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No Fly Zone: Drones in Yellowstone

Story and photos by Erik Petersen

The footage is striking. Tiny dots of red, yellow, and green kayaks floating down the White Salmon River in Washington. It’s shot directly from above; a true bird’s eye view.

Nick Wolcott, a professional photographer and drone pilot, captured the footage with his Cinestar Octocopter and a Canon 5D for Patagonia’s “Damnation” film. That footage could not be re-created today. The National Park Service and the Federal Aviation Administration are cracking down on the use of drones, and photographers have a lot to lose.

An aerial photograph, taken from a GoPro attached to a drone, shows a grain elevator in southwest Montana. Drones have become popular with photographers for uses varying from weddings to real estate because of the unique perspective offered.
An aerial photograph, taken from a GoPro attached to a drone, shows a grain elevator in southwest Montana. Drones have become popular with photographers for uses varying from weddings to real estate because of the unique perspective offered.

The NPS issued a parks-wide ban on unmanned aircrafts after drones crashed into Yellowstone’s Grand Prismatic Spring and Yellowstone Lake in the summer of 2014. Yellowstone National Park spokesman Al Nash said the rule was needed to protect visitors, wildlife, and the park’s natural icons.

The FAA issued a ban on commercial drone use in 2007, but never went through official rule-making channels to actually make it illegal. It has only recently begun to develop regulations and exceptions.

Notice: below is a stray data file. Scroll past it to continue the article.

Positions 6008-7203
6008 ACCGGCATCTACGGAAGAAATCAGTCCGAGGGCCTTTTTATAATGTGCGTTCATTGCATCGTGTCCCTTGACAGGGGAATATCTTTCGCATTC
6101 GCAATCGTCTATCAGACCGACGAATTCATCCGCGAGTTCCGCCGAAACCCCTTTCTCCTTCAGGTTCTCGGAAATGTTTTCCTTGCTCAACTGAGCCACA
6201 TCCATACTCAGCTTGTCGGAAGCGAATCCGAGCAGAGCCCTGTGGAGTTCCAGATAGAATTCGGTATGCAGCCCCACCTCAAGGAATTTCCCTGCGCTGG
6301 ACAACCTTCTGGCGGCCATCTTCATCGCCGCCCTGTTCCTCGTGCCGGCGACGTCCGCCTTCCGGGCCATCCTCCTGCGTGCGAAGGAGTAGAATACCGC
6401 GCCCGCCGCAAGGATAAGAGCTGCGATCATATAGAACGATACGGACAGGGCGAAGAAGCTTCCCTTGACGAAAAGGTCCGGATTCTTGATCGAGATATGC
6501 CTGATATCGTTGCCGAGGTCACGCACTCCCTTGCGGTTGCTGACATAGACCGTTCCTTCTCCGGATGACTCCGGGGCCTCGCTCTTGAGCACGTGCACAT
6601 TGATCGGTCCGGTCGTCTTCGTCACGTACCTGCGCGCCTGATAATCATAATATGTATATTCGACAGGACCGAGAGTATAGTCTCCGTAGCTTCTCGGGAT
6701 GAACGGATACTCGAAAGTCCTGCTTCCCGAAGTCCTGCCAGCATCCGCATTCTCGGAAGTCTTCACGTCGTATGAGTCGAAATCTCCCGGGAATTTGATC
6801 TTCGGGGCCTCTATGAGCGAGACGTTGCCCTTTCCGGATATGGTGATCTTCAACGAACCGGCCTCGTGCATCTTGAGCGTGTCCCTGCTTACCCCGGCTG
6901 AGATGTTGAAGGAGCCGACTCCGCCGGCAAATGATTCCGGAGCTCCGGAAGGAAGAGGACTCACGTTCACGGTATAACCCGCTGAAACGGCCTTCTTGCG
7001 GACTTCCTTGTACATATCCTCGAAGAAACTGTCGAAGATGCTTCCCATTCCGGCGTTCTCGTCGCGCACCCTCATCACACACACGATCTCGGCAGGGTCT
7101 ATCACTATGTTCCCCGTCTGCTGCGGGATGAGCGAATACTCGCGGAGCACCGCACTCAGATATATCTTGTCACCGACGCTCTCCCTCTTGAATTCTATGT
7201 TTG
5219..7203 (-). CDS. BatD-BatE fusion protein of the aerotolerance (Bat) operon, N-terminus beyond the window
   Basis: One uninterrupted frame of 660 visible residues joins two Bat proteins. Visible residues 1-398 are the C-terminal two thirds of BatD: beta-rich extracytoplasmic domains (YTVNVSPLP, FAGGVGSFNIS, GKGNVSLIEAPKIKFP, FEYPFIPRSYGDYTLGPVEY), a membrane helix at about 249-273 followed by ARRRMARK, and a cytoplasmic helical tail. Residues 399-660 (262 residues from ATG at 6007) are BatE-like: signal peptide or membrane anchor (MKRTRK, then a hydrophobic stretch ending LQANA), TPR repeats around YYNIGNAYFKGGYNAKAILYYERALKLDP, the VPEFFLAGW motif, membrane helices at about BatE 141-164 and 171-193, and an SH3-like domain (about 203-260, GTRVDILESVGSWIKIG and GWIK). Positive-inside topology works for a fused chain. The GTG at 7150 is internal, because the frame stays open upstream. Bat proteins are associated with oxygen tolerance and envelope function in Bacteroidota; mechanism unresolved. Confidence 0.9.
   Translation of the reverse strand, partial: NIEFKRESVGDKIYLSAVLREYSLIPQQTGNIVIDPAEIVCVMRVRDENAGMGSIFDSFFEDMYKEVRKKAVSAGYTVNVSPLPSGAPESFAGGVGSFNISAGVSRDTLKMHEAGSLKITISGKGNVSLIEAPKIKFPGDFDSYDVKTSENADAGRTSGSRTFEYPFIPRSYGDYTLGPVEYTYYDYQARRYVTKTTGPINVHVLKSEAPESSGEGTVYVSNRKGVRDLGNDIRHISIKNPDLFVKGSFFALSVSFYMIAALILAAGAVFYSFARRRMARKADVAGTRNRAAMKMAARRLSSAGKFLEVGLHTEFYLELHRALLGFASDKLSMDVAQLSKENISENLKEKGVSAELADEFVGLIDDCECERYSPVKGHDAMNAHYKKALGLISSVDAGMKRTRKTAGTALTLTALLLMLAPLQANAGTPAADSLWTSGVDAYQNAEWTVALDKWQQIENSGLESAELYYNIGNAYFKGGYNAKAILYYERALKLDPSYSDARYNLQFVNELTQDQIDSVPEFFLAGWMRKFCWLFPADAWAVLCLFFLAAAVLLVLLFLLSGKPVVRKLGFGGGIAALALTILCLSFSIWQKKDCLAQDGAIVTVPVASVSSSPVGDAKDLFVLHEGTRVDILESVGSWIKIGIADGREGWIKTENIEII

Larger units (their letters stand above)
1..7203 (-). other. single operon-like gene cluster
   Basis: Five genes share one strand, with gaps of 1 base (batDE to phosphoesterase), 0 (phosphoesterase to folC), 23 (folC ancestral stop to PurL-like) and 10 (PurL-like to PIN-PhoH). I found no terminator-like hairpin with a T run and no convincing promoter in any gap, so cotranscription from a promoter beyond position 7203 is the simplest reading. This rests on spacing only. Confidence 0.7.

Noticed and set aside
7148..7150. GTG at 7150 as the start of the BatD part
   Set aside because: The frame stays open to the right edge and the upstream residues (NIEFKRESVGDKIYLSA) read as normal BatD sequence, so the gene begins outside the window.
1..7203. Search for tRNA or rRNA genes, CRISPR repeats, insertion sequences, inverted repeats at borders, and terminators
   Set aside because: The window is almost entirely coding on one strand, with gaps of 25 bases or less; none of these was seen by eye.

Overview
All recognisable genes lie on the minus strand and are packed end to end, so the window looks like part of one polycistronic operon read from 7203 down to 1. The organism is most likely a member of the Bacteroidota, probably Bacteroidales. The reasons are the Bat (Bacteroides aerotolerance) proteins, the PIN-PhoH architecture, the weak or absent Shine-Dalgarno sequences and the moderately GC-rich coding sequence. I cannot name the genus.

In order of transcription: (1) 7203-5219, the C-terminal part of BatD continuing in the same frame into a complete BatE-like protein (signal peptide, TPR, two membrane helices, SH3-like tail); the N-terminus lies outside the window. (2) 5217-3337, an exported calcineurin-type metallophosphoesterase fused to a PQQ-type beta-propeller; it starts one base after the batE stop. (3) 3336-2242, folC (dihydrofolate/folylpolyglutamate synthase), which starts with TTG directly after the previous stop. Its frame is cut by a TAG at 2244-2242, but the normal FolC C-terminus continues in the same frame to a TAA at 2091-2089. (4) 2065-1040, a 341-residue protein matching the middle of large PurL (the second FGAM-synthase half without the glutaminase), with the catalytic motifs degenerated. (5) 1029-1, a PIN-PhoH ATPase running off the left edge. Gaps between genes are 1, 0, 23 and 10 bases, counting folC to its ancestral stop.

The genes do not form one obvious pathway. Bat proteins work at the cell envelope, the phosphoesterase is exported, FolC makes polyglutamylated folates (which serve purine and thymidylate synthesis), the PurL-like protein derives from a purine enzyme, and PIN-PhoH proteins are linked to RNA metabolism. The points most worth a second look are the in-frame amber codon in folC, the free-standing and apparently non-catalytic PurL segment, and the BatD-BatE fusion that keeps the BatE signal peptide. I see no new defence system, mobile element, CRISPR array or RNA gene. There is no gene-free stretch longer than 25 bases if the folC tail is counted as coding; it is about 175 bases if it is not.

That ambiguity created a wild-west atmosphere for commercial drone users. Everyone from wedding photographers to real estate and landscape photographers was turning to the skies.

“There are plenty of people making an awful lot of money flying drones,” said Peter Sachs, a lawyer, drone pilot, and First Amendment advocate. “They are just keeping their heads down to avoid any kind of confrontation with the FAA.”

Richard O'Haire, a hobby drone pilot, flies his machine in a field in southwest Montana. The FAA says drones are legal to fly, providing it is not for commercial use.
Richard O’Haire, a hobby drone pilot, flies his machine in a field in southwest Montana. The FAA says drones are legal to fly, providing it is not for commercial use.

Journalists are no exception.

“Let’s say I want to fly recreationally and film a protest that is going on, that is fine,” Sachs said. “But if you are a journalist working for station WXYZ, then that is illegal because you are getting paid.”

Sachs recommends keeping a low profile and being a responsible user to avoid the FAA.

Of course, journalists can still use helicopters to get the aerial footage they need. But it is far more expensive, less safe, and less capable.

“Some of the footage I was shooting this morning, you just couldn’t do with a helicopter,” Wolcott said while on assignment for BBC at Goblin Valley State Park in Utah. The area features sandstone goblins and unique natural formations.

He described how he circled his Octocopter from high in the sky, swooping dramatically down to ground level, and then smoothly cruising right through the gaps in the goblins.

“It just made for some incredible shots.”

Erik Petersen has been photographing life in Montana and around the world for 15 years. His work is at erikpetersen.photoshelter.com.